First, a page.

Here are your two primary options to begin your career in radio
Here’s a quick summary of what’s on this page:
- The two things you need to break into the Dallas/Ft. Worth radio market.
- How, under BMG’s unique mentor-apprentice program, you are trained by a working broadcaster in an actual radio station in your local area.
- Why BMG’s program is superior to brick and mortar broadcasting schools.
- Why BMG costs so much less than traditional schools.
- How to get a free radio career consultation, with no obligation.
If you’re seeking a radio career in Dallas, Texas, and the broadcasting school to make it happen, you’ve got a big chance of success on both accounts. That’s because the Dallas/Ft. Worth Metroplex, often called “Big D,” is served by 81 stations. It’s the fifth largest radio market in the nation.
Two Things You Need to Succeed in Dallas Radio
Any Dallas area station would be a great place to start your career as a DJ, sportscaster, newscaster or talk show host, but it’s unlikely any would hire you unless you have these two things going for you:
- Broadcasting Skills. These include vocal presentation abilities and understanding of station procedures, rules and equipment.
- Insider Contacts. These are people already in radio who you know and who know you and are willing to recommend you for a job opening.
Two Broadcasting Training Programs to Learn the Skills You Need
There are two kinds of resources in Dallas that can teach you radio skills:
1) Brick and mortar broadcasting schools. These are stand-alone buildings, often part of a college campus. They are traditional in how they teach. That means you attend classes, listen to lectures, and take notes and tests. Your teachers are often retired broadcasters. Your broadcasting practice is often in simulated studios that aren’t actually on the air, and may be on older equipment donated by area radio stations that no longer need it.
These schools are usually located in big cities like Dallas or Houston, so if you’re not, you may have to commute or relocate. Classes are also on rigid schedules which may conflict with a present job you have or other daily routines. And because brick and mortar schools have to pay for buildings and full-time staff, they can be expensive, costing up to $50,000, if part of a college degree program.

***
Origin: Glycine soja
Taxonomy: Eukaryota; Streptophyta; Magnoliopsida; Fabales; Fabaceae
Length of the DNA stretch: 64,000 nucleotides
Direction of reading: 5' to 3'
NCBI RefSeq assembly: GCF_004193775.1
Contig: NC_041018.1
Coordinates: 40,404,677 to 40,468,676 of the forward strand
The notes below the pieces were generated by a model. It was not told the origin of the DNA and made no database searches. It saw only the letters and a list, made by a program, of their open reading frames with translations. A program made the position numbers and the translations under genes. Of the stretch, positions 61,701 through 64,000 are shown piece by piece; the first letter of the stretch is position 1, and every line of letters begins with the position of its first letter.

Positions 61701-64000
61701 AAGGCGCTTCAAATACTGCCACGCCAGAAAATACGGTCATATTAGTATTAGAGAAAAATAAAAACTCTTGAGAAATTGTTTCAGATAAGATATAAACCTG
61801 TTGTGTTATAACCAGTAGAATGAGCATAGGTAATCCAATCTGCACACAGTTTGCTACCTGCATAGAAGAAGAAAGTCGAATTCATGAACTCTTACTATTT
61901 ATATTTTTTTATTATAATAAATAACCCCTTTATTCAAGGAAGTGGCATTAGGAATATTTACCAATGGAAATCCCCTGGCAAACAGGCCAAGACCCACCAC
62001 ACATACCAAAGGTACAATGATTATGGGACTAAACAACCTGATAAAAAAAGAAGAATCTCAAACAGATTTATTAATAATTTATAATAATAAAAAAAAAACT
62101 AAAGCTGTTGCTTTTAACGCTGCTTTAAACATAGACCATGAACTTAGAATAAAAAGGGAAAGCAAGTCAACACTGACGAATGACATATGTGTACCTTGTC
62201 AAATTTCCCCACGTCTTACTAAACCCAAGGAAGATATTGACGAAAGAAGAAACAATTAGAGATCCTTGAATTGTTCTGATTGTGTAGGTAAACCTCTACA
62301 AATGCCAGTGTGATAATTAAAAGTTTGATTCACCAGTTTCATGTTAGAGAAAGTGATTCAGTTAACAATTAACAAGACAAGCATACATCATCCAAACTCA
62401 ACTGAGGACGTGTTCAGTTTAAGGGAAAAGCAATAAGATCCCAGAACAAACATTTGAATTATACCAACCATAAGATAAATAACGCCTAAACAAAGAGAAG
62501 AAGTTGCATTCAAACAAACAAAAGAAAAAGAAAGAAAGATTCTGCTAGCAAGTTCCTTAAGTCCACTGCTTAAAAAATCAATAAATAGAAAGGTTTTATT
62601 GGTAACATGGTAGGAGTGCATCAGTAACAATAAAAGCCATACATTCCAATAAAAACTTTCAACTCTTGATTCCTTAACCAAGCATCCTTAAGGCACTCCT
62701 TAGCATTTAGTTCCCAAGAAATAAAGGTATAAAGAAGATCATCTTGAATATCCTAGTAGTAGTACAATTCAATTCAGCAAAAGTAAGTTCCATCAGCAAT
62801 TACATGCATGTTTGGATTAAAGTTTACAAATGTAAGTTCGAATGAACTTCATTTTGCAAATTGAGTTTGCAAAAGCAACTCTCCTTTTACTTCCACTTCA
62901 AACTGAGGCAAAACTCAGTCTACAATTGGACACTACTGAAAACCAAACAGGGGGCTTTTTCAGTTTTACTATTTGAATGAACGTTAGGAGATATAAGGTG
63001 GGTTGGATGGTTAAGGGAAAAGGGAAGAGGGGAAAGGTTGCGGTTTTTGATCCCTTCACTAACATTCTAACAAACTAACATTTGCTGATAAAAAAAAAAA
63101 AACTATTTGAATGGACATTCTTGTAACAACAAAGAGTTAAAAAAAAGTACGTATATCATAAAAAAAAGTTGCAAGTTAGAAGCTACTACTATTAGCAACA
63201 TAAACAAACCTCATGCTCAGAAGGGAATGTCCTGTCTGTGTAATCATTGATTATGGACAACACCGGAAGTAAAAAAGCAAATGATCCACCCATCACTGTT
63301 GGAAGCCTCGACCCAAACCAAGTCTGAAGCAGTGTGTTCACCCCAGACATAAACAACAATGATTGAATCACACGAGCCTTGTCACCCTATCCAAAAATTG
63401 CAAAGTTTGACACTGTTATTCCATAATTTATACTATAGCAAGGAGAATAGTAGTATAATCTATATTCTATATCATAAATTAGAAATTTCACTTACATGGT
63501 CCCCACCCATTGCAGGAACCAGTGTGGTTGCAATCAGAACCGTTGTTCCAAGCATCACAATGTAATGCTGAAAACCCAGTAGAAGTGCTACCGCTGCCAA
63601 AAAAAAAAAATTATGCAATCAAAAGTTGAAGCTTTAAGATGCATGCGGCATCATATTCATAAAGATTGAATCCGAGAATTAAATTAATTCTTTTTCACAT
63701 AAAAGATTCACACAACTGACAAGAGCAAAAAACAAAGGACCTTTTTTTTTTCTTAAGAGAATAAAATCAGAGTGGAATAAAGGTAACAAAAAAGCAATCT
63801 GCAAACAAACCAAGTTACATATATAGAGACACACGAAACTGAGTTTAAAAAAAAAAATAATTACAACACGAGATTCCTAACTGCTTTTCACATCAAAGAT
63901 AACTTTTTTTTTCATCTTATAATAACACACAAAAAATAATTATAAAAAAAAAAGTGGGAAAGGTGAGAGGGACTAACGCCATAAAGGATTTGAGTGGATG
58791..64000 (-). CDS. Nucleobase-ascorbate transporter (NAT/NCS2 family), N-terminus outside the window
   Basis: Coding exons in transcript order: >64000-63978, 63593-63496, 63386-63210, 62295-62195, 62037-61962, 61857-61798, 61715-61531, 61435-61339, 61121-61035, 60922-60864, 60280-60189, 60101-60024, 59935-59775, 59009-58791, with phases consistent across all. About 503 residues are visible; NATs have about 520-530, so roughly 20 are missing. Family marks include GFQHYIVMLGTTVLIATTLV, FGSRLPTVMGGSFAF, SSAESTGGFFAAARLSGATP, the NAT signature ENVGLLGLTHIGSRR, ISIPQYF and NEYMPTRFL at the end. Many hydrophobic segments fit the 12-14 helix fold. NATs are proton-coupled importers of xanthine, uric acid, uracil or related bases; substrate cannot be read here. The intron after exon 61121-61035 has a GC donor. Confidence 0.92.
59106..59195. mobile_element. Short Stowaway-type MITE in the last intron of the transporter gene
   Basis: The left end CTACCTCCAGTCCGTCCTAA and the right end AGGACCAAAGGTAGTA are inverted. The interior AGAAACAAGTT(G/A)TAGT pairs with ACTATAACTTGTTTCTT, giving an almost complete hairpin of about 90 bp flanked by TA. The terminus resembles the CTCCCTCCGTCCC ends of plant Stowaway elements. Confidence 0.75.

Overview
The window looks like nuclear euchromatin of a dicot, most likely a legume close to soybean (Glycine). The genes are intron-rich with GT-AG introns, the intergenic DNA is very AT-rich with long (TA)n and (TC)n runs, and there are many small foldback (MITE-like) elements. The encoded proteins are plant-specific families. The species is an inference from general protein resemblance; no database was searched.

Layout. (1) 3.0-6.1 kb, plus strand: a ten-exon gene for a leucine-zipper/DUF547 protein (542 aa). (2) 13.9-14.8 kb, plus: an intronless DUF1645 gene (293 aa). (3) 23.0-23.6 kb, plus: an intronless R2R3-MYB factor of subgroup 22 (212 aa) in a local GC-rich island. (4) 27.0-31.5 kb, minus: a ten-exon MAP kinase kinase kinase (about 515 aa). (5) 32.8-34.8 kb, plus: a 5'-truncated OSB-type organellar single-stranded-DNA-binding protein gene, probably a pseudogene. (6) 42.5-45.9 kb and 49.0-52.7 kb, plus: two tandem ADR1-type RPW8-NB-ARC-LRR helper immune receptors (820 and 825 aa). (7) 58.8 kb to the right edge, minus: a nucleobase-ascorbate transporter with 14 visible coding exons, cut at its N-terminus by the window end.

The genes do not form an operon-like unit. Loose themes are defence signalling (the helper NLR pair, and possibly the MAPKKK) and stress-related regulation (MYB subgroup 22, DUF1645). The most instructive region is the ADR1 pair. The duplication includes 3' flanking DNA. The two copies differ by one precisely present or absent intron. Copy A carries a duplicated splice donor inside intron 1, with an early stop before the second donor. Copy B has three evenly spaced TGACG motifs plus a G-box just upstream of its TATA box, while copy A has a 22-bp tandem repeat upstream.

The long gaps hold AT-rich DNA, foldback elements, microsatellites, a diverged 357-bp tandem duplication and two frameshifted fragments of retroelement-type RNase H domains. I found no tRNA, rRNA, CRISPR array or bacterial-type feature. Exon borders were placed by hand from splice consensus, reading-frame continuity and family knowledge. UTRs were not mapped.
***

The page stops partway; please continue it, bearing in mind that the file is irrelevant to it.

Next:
2) Radio apprenticeship programs, such as those offered by Broadcasters Mentoring Group. BMG has taken a classic learning model, in which a newcomer is taught one-on-one by a working professional, in an actual workplace, and adapted it to training for on-air radio.
Here’s a brief look at how BMG’s program works:
- When you apply, you are paired with a working broadcaster (your mentor) in a radio station you select right in your area. No need to travel or relocate.
- The broadcaster is in your chosen specialty: DJ, sportscaster, newscaster or talk show host.
- You meet with your mentor weekly, on a schedule that fits your needs. No need to quit a present job while you learn. And you start whenever you wish. There are no set semesters.
- Your meetings are right in the actual radio station, and you practice on the same equipment the broadcasters there use every day.
- You follow a carefully thought-out curriculum, including producing and hosting your own radio show.
- Over time, with your mentor’s feedback and encouragement, your skills grow and grow.
- You can choose either a three or six month program. At completion, BMG certifies you as ready to go on-air. And we operate a lifetime job placement program to help you keep your dream going long after training is completed.
Insider Contacts: The Make or Break Factor in Breaking In
We said above that you need more than just radio skills to effectively break into radio. You also need insider contacts, people already in the business who know you and will recommend you for a job, or even hire you themselves. How important is this factor?
In a word, very! In fact, an industry study said it’s often the make or break factor for breaking in. The study showed that more than six of every 10 new broadcasting hires happen through contacts.
Apprenticeships Build Contacts Automatically
As you train in an actual radio station, you’re side-by-side with the professionals there. They watch you develop your skills, and if you do well in your training, they start to see you as ready for an on-air career. Then when they hear of an opening, they alert you to it and recommend you for it. Then, when a Texas-sized stampede of radio wannabes who don’t have insider contacts seeks the same opening you want, who has the advantage in getting the job?
No wonder California radio host Jona Denz Hamilton recommends going the apprenticeship route. “Mentoring will put you on the fast track into radio,” she says. She could have added that it’s also the inside track.
The Most Affordable Program in Dallas Broadcaster Training
Here’s more good news: Since BMG doesn’t pay the costs of brick and mortar schools, we can pass on big savings for training in Big D. Our programs cost up to 20 times less in tuition and fees than that charged by brick and mortar schools, when they are part of a college degree program.
So the most effective program to kick start your career is likely to also be the most affordable one.
How to Make the Big Move into Big D Radio
But nothing happens until you make your move. And it won’t cost you a cent to do it.
Read the rest of this website for more detail, and especially the FAQ page. Or even easier, click on the radio specialty that interests you below or fill out the contact form on this page. Or simply call BMG at (818) 879-0858. Either action will connect you to one of our counselors who will provide more information and a free career consultation. There’s no cost or obligation of any kind to do so, of course.
Start making that big career move in Big D. Contact BMG today!